“Queen Anne…” And All That: A Response -- By: Wilbur N. Pickering

Journal: Journal of the Evangelical Theological Society
Volume: JETS 21:2 (Jun 1978)
Article: “Queen Anne…” And All That: A Response
Author: Wilbur N. Pickering

“Queen Anne…” And All That: A Response

Wilbur N. Pickering*

On pages 377-381 of JETS 20/4 (December, 1977) Richard A. Taylor offers a review of my recent book, The Identity of the New Testament Text. At the bottom of p. 380 he raises the possibility that I fear misrepresentation. Indeed, on p. 143 of my book I do imply such a fear, and it seems to me that Taylor’s review furnishes ample justification for my apprehension. I find it difficult to understand how he could read my book with attention and still express himself as he does. In the interest of truth and fair play I should like to comment on the more salient infelicities in the review.

Most seriously misleading is the representation that I am calling for a return to the Textus Receptus (TR). In the first paragraph of the review we read:

True progress can be made, Pickering feels, only when scholarship returns to the “majority” Greek text as (usually) represented by the printed TR. Other recent writers have also called for a return to the TR; one thinks immediately of Edward F. Hills, Zane C. Hodges (who wrote the foreword to Pickering’s book), T. H. Brown, D. A. Waite, J. J. Ray and David Otis Fuller.

While men like Brown, Fuller and Hills do call for a return to the TR as such, Hodges and I do not. We are advocating what Kurt Aland has called the majority text.1 The whole of chap. 7 (in my book) is given to a presentation of how I propose to determine the identity of the text, and on p. 177 I plainly state that the TR will probably require correction in over a thousand places.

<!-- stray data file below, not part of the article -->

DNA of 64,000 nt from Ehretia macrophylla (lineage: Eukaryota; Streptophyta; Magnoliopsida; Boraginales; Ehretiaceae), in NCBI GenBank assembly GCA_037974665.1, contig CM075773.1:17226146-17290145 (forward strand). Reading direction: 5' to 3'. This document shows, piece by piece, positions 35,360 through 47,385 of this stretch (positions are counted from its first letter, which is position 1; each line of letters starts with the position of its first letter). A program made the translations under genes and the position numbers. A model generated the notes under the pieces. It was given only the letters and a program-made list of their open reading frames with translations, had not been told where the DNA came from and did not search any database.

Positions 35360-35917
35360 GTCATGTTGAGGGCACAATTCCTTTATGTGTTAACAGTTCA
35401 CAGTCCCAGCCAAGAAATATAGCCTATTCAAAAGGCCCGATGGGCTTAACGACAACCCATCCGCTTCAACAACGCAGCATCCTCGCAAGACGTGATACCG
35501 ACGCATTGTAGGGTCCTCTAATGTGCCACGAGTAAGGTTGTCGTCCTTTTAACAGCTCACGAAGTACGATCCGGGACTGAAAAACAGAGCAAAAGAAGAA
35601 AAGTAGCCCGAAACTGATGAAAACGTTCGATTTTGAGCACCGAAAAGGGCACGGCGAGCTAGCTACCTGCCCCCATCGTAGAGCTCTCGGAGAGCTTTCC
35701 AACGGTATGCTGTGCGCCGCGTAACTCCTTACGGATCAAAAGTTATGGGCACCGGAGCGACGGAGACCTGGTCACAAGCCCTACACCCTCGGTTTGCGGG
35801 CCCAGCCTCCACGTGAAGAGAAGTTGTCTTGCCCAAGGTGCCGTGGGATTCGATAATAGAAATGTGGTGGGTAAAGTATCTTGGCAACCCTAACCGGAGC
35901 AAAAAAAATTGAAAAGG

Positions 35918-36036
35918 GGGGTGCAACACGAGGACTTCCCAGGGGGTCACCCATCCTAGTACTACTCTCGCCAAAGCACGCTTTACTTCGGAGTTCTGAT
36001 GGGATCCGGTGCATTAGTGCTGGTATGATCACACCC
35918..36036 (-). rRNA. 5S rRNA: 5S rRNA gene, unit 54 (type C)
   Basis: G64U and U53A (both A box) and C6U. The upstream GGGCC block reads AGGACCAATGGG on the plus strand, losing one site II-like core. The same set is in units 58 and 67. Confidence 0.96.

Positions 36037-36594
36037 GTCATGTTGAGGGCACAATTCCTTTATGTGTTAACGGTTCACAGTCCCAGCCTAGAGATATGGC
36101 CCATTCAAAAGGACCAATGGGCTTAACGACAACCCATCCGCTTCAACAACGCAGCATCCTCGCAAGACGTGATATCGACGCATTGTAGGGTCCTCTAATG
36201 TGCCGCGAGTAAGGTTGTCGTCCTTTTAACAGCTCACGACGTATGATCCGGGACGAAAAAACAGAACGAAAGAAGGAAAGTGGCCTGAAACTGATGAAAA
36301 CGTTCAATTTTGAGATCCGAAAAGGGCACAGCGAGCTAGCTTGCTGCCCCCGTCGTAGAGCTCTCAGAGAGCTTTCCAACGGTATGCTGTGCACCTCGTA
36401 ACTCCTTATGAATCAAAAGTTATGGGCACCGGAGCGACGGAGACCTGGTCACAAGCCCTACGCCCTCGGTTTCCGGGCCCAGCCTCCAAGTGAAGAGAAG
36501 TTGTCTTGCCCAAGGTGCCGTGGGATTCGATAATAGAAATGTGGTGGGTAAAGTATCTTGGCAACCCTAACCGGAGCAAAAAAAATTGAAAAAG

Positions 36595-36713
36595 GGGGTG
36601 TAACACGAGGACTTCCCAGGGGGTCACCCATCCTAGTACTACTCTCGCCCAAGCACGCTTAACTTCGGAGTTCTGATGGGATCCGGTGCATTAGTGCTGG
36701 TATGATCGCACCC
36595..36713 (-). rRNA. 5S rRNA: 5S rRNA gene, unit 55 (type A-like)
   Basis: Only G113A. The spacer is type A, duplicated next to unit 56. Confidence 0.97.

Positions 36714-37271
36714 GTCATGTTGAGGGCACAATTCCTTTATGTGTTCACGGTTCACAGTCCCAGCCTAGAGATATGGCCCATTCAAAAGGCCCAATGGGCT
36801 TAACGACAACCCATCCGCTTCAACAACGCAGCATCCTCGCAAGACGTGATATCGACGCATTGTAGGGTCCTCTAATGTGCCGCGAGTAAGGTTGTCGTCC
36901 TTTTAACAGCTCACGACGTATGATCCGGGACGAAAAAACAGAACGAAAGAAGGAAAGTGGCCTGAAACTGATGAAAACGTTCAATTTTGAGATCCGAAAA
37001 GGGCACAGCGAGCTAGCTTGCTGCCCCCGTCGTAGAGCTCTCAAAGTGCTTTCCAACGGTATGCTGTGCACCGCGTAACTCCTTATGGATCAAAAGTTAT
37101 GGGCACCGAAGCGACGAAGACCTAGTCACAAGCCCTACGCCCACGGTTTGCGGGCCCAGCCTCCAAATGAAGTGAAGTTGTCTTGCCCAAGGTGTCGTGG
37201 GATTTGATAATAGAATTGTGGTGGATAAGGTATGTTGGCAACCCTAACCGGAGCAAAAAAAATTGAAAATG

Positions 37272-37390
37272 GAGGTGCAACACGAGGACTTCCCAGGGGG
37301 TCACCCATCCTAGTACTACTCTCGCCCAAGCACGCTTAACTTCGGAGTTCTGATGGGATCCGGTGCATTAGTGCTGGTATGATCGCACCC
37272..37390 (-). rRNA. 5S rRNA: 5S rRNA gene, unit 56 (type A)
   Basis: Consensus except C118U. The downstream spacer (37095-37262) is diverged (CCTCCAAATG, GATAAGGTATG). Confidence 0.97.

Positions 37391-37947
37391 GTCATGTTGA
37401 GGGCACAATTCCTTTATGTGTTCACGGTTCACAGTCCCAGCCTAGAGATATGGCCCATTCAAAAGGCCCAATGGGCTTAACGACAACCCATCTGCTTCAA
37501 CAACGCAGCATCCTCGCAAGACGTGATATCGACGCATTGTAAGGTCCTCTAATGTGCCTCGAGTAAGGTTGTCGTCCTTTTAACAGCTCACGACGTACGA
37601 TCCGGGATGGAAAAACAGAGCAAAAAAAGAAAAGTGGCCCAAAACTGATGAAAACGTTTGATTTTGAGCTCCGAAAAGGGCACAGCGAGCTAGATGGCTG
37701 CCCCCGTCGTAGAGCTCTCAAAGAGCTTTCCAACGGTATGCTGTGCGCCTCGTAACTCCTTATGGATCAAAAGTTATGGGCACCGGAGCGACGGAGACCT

In the second paragraph the reviewer welcomes my criticism of the Westcott-Hort (W-H) textual theory, observes that I add little that is new (which is true), lists some inadequacies of the W-H theory, and ends by saying, “Surely Pickering does not think that a relisting of these problems argues ipso facto for a return to the TR.” Taylor is quite right—I certainly do not think that a mere relisting would argue any such thing, and my book neither says nor implies that I do. Although the weaknesses of the W-H theory have been pointed out by many over the years, I believe my fourth chapter is the most organized and compact (yet reasonably thorough) presentation of them that has appeared. Although scholars like Aland, Colwell and Zuntz have criticized the W-H theory at various points, to my mind they have not accepted the logical consequences of their work. As I point out on p. 166 n. 9, the major

*Wilbur Pickering is currently in charge of public relations for Wycliffe Bible Translators/Summer Institute of Linguistics in Brasilia, Brazil.

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